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• HPV is transmitted by sexual contact. Condoms do not always protect against HPV exposure.

• The infection is very common in young people. It is usually asymptomatic. 70% of women have been exposed to HPV at least once. Of every 5 women exposed to high-risk HPV, it will be persistent in just 1 and 80% of them will eliminate the virus spontaneously (clearance) in a period of one to two years, depending on their immune system.

• HPV is less frequent in women over 30 years of age compared with younger women.

• On average, 10% of women over the age of 30 are positive for HPVHR.(high risk)

• The majority of HPVHR+ subjects do not develop dysplasia (CIN) or cancer.

• A negative HPV test is more precise than the smear in determining the absence of disease.

• In developed countries where women are screened and there is regular early detection, the presence of HPVHR is not a risk factor for cervical cancer, but an indicator of existing or future benign lesions (CIN). The absence of screening is the most important risk factor for developing cervical cancer. The HPV test provides assurance that the negative results of the smear are correct. In developing countries where women do not have screening and do not know whether they are carrying the virus and the consequences of it, HPVHR is a powerful risk factor for cervical cancer. In this situation, cervical cancer can develop, on average twenty years after exposure in 20% of cases.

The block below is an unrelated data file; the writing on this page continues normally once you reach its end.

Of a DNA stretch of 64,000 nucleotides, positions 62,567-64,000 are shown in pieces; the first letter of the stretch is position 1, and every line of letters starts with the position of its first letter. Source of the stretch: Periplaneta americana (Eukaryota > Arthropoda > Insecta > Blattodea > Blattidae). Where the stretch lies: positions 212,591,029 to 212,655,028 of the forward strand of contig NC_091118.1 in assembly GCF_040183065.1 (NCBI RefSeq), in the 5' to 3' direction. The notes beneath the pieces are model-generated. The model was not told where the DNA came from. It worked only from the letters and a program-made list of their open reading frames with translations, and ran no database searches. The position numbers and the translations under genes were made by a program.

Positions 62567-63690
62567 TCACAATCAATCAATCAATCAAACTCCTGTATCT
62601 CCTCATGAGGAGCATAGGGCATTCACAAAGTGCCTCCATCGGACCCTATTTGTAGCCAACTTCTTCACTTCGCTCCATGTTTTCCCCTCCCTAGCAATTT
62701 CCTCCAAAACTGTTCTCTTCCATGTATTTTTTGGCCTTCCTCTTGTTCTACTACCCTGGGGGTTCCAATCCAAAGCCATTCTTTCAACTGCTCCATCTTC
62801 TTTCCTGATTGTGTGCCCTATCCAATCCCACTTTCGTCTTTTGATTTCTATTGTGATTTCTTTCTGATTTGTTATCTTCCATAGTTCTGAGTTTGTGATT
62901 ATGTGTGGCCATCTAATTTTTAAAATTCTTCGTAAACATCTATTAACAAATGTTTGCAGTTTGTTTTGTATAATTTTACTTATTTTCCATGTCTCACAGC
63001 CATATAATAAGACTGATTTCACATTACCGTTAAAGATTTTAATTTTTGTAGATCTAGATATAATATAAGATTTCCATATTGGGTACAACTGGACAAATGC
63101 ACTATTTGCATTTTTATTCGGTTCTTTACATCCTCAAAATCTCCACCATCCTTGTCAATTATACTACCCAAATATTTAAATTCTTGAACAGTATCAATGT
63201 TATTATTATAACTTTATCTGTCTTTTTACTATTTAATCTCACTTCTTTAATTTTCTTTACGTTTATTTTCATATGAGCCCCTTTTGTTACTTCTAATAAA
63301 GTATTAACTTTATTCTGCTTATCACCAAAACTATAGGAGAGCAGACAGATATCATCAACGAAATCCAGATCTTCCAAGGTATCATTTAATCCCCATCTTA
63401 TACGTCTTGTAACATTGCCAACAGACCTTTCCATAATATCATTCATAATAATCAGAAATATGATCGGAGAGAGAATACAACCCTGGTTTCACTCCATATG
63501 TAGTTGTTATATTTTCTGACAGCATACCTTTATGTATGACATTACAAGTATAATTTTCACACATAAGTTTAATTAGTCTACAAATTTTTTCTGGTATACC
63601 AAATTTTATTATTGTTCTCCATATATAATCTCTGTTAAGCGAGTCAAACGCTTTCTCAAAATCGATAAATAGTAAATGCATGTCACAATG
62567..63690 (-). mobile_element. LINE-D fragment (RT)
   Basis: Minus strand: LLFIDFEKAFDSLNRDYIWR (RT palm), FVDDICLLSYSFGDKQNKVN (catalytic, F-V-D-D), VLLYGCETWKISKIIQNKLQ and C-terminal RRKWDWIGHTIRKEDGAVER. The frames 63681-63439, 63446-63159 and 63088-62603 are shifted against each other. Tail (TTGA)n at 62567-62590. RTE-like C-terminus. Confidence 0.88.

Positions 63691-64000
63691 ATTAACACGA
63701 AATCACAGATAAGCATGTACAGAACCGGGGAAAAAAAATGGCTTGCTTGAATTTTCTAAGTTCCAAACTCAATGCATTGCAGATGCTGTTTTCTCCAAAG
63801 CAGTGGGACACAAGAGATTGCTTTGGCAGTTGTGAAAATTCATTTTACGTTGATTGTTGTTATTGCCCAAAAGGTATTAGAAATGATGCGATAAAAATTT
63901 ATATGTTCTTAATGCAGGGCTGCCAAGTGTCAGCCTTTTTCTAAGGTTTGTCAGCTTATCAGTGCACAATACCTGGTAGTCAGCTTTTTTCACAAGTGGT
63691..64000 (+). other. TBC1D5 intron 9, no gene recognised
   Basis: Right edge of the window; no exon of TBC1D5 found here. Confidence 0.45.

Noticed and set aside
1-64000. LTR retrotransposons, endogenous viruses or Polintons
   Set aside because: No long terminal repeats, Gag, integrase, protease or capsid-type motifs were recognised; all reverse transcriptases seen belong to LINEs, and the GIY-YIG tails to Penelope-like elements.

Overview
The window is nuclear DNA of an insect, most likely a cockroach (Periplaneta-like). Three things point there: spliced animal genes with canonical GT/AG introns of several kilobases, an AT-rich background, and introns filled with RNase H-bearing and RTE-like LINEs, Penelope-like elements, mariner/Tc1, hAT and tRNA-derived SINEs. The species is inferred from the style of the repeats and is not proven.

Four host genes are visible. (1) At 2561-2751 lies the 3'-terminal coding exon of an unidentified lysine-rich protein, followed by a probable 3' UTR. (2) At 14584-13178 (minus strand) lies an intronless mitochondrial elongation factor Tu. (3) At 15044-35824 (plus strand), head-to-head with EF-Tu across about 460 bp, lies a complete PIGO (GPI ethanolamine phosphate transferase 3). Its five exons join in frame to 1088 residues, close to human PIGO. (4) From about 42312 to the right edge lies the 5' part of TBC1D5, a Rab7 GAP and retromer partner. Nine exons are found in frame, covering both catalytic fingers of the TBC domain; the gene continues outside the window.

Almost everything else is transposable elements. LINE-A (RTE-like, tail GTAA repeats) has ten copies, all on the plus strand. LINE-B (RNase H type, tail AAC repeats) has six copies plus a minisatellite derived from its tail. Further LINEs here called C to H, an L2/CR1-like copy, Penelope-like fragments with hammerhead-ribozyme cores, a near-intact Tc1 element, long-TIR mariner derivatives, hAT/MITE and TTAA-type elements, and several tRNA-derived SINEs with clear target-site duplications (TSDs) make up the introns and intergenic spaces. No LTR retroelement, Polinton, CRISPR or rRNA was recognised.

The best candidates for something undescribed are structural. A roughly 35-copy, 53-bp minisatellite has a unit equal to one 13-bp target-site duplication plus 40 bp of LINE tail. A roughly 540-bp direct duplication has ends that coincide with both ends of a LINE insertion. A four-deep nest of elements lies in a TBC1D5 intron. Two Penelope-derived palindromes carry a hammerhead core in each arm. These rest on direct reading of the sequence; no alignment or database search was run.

• Women who are persistently HPVHR-positive are at risk of developing pre-cancerous lesions even in the absence of cytological abnormalities.

• The presence of HPV is not a marker of sexual behaviour or infidelity, and the moment when the infection was contracted cannot be determined.

Seven key points for health professionals about the use of the HPV test

• Understand the natural history of HPV infection and be able to provide clear advice to patients before the test is used.

• Reassure HPV-positive patients that it is not possible to state precisely when they were infected.

• The presence of high-risk HPV does not mean there is a CIN lesion or cancer.

• Test only for high-risk HPV.

• Genotyping will allow viral persistence beyond 12 to 18 months to be evaluated.

• Do not use the HPV test as a primary screening measure in women under the age of 30, or after an HSIL, AGC or ASCH smear or cancer.

• No treatment should be carried out where the presence of HPVHR is the sole criterion.

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